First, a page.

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LOS ANGELES -- Never mind that the Cavaliers trailed the lowly Clippers by 19 points in the fourth quarter, that they needed the full power of LeBron James and the Clippers' typical self-destructive tendencies to win. James still labeled it a "great win" and it was, considering that the only thing at stake was the future of the Cleveland franchise.
What, you consider that too dramatic a description for a March matchup with the Los Angeles Clippers? Think about it ... the Cavaliers need every game they can get if they want to get home-court advantage throughout the playoffs. They need home court if they're going to win a championship. They need to win a championship in the next two years, some believe, if they want to keep LeBron in town.
So yes, it was that important. (And, as you know, it's never too early to start thinking about 2010. You didn't have to tell that to the two fans in the third row at Staples Center who wore Suns jerseys and held signs trying to lure LeBron to Phoenix.)
And now the Cavaliers have pulled even with the Lakers in the race for the league's best record (50-13) and the home court prize that goes with it. The Lakers own the tiebreaker by virtue of their sweep of the teams' season series, so Cleveland has to do more than just keep pace with the Lakers.
The Cavaliers aren't ready to win a championship if they have to go on the road to get it. Not when they have yet to win a game in Boston since the assembly of the new Big Three (even when Kevin Garnett didn't play in their last meeting). Not if they can look so sloppy Tuesday against the other tenant of Staples Center, which isn't the team that would be here if the Cavaliers returned to Los Angeles for the NBA Finals.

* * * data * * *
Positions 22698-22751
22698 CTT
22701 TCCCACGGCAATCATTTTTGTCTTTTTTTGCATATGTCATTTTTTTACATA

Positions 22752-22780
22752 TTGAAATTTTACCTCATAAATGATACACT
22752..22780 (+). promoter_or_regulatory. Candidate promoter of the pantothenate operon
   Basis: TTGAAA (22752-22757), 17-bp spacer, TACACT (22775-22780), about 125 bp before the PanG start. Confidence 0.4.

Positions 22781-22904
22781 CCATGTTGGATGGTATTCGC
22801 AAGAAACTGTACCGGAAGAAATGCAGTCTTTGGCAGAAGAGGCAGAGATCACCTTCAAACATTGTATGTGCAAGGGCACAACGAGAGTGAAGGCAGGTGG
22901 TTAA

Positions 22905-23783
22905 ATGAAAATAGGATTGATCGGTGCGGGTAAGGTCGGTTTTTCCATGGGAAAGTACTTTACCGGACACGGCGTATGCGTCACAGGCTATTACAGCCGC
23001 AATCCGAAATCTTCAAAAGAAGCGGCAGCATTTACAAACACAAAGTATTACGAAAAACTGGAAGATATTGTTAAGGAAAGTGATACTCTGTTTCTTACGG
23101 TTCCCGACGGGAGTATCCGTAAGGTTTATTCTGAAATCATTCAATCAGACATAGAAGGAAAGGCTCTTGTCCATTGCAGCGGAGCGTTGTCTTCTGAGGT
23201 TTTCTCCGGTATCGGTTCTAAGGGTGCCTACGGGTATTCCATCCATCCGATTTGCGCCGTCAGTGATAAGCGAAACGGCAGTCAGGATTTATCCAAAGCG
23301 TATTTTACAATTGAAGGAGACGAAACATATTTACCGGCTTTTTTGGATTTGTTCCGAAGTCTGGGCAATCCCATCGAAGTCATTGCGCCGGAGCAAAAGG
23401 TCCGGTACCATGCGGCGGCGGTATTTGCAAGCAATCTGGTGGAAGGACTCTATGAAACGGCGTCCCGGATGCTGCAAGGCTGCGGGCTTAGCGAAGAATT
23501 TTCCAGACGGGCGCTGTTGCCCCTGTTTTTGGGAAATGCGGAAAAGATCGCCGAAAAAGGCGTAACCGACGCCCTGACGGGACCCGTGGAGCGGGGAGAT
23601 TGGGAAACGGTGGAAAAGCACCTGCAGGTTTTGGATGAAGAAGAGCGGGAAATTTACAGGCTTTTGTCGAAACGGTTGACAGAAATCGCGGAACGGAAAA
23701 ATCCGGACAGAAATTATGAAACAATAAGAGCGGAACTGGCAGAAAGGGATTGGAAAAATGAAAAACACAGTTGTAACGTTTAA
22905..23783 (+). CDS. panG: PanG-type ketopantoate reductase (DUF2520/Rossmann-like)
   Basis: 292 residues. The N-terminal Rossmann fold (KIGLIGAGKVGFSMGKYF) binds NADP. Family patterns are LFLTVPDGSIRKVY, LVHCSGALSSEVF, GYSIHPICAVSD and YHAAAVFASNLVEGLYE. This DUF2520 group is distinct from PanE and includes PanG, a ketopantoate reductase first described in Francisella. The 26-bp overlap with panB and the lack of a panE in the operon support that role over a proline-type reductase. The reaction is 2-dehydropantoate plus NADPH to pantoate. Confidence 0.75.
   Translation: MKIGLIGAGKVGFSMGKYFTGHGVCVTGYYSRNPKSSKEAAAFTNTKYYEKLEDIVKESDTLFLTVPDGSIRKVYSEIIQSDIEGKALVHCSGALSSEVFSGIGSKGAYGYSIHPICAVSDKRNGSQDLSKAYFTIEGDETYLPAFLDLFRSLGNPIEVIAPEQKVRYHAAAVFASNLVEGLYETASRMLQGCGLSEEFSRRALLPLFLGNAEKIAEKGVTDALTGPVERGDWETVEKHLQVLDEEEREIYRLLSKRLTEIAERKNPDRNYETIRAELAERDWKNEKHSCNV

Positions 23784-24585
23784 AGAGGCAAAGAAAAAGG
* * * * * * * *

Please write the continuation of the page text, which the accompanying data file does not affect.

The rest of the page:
"We can't just think we can turn it on and off anytime we want to," James said. "Even though we did it tonight, we can't play that type of basketball."
The Cavaliers are 22-12 on the road, among the best road records in the league. But it's nothing like their 28-1 record at home, where their scoring average and margin of victory increase by almost seven points per game.
"We feel we can go on the road and win, but our record is so much better at home," Ben Wallace said. "Our chances if we have home court are improved. That's what we're fighting for.
"That home cooking, it's underrated."
Not in Cleveland. But Boston coach Doc Rivers has made it clear he'd prefer to have Garnett or any other injured Celtic sit out and heal, even if it means missing a shot at the best record. That's the confidence that comes from winning two of their final four road games on the way to the championship last season, including a close-out game in Detroit.
LeBron seems to have a greater sense of urgency, even if it means he logs more minutes and comes into the playoffs a little less fresh.
"If playing time has to increase for us to win ballgames because of the race that we have with Orlando and Boston and L.A., then it will increase," he said. "I have no problem with that because I'm still healthy."
As he showed Tuesday night, LeBron will do whatever it takes. The Cavaliers trailed by 17 points at the start of the fourth quarter, so rather than take his usual break, he asked to stay on the court. Talk about making the most of his full 12 minutes: He had 10 points, five assists and four rebounds. For the game, he recorded his fifth triple-double of the season: 32 points, 13 boards, 11 assists.
The true greats thrive on the road, consuming the pressure and taunts of opposing fans. That's the case with James, whose scoring average jumps over six points away from Quicken Loans Arena. They know they have to compensate for some timid teammates, and their coaches know they have to keep them on the court longer, explaining the increase in shots and minutes on the road.
One LeBron play that might not make the highlights: He bowled over almost 14 feet and 500 pounds' worth of Clippers on one drive to the hoop. LeBron picked up a 7-10 split, knocking down Marcus Camby, ricocheting into Chris Kaman and sending Kaman tumbling down onto LeBron's right foot. James went hopping to the sideline, not putting any weight on the foot. But he shot the free throws and stayed in the game, even knocking down another Clipper, Mike Taylor, on his way to a three-point play his next time down the court.
The biggest problem for Cleveland is the second-best Cavalier isn't as consistent on the road as he is at home.